Within the framework of the Moscow Conference, the following topics were addressed in several plenary sessions: 1. Realities of Global Security in a Multipolar World; 2. Security in the Middle East and on the African Continent; 3. Security in the Asia-Pacific Region; 4. Interaction of defense agencies – conditions and expectations. Additionally, the conference program included a special section dedicated to the dialogue of experts gathered in a so-called “Club of Independent Experts,” invited to formulate their opinions and proposals regarding the current and future challenges to global and regional security under the motto “One World – Common Security”.

My intervention, presented under the title “SOLUTIONS FOR RESTORING PEACE AND BUILDING A NEW SECURITY ARCHITECTURE IN EASTERN EUROPE, WITH THE OBSERVANCE OF THE INDIVISIBILITY OF SECURITY”, was developed in coordination and consultation with members of Romanian civil society – particularly the Middle East Economic and Political Institute and Euro Defense Romania. It aimed to lay the foundations of a peace plan for the current conflict in Ukraine, as well as for the blueprint of a future multipolar world order. The main ideas of my contribution were as follows:

  1. The current challenges to global and regional security are synthesized in the confrontation between the rearguard of the decaying American-centered unipolar order, supported by the collective Euro-Atlantic West, and the vanguard of the emerging Euro-Asian multipolar order, propelled by post-colonial and post-imperial powers of the plural South.
  2. In the 1990s, the Cold War ended without a peace treaty being concluded and without the international institutions created under the conditions of the bipolar order following the Second World War being reformed and adapted to the new international realities, with their major geopolitical changes. This explains the international disarray we are witnessing today, after American unipolarism went into decline as spontaneously as it established itself.
  3. Peace in Eastern Europe can only be restored and guaranteed under the conditions of the consensual definition of the principles that will govern the entire world order in the 21st century, after the expiration of pax americana („American peace”) and Euro-Atlantic centrism.
  4. These principles should be at least the following five, which must be seen as inseparable: a) multi-centrism (instead of the unipolarism); b) the symmetry of the powers organized around the main coagulation centers and their dynamic balance; c) de-ideologization of international relations (giving up the principle of uniqueness and universality of a certain value system – i.e. the Euro-Atlantic one); d) indivisibility of security; e) ensuring peace through economic, social and territorial cohesion, as a result of global development achieved by promoting the strategy of common projects based on solidarity of interests.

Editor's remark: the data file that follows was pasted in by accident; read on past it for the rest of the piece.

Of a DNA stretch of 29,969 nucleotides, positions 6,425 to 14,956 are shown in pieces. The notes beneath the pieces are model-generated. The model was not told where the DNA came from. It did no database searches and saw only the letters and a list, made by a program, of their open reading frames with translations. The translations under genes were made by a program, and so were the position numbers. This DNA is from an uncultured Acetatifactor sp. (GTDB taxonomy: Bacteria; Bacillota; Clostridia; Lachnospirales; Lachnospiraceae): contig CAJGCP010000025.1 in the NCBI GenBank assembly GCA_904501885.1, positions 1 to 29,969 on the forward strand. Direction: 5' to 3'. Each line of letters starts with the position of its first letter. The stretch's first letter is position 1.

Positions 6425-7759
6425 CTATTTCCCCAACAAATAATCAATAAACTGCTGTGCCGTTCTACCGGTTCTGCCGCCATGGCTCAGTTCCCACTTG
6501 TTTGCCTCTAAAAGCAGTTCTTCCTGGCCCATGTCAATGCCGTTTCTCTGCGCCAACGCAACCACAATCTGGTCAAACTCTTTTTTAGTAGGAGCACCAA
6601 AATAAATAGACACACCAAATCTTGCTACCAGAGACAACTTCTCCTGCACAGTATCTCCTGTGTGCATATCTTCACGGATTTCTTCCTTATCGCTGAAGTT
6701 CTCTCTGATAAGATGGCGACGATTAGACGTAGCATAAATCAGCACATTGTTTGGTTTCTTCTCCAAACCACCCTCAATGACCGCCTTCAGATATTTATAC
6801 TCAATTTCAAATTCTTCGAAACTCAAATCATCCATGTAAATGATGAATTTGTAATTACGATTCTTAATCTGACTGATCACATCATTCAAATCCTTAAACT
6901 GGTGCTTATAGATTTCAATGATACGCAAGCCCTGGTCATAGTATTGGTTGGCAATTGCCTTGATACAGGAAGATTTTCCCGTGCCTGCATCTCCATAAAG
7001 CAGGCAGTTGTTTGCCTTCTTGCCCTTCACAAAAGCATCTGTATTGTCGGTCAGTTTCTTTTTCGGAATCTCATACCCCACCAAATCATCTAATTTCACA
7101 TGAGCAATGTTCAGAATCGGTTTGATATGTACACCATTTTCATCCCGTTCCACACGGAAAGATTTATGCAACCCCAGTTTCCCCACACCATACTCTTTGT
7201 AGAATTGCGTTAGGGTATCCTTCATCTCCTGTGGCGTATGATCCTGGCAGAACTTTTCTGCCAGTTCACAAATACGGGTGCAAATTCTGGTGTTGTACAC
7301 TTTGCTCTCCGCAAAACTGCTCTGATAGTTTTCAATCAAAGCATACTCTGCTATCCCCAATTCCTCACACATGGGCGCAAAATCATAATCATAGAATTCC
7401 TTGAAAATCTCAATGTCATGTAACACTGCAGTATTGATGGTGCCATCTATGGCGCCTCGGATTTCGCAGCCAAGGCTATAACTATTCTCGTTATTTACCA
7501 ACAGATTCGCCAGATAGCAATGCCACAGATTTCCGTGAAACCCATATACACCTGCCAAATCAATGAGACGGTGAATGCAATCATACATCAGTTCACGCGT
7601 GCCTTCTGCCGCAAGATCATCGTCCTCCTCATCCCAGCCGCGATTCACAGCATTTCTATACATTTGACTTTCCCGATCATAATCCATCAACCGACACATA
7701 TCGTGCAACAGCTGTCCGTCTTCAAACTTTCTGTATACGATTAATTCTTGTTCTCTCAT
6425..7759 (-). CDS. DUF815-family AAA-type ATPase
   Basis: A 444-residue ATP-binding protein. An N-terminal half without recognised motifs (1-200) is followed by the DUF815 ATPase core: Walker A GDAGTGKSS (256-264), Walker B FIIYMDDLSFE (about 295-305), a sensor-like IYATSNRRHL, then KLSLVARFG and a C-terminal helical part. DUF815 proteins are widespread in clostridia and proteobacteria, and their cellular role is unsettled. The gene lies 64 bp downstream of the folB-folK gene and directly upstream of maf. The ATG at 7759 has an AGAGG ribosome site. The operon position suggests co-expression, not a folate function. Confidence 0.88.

5. A European problem is that, while most Western and Central European states are organized as civic and multicultural states based on the principle of nationality (the principle of ethno-cultural majority and inter-ethnic consensus), many of the Eastern European states are the result of geopolitical projects carried out outside the national consensus. The return to a peace that must be sustainable, and not confused only with the absence of war, requires that all ethno-cultural communities living in their historical territories, but, without their previous consent, within the borders of states created on geopolitical criteria, have the benefit of the right to establish by referendum their political belonging / identity, respectively the nature of the legal relations with the states of which they are currently part and with their states of origin. The object of this right is self-determination – whether international or domestic / internal.
  6. In case of the option for international self-determination, this could lead either to the emergence of an independent and sovereign entity, with the right to associate with other such entities in confederal formulas, or to reunification with the state from which the self-determined entity was torn.
  7. In case of internal self-determination, the state in question will reorganize itself into a federal system and at the same time will adopt the principle of neutrality.
  8. The current international disorder is also the result of the proliferation of economic wars by imposing economic sanctions through the unilateral decision of some states, outside of any rules of international law, respectively outside the control of the international community. These wars are often waged not (only) against the enemy state, but against its innocent people, with the goal that the difficulties of everyday life push it to riots that would cause the overthrow of the domestic political regime. More serious is the fact that the economic sanctions are also extended to third countries, as well as to their citizens or private economic agents, who do not want to enter the economic war on the side of those who imposed the sanctions. An order parallel to the international order is thus created. Even when this order acquires, by force, authority, it has no legitimacy. It enshrines the right of the might instead of the might of right.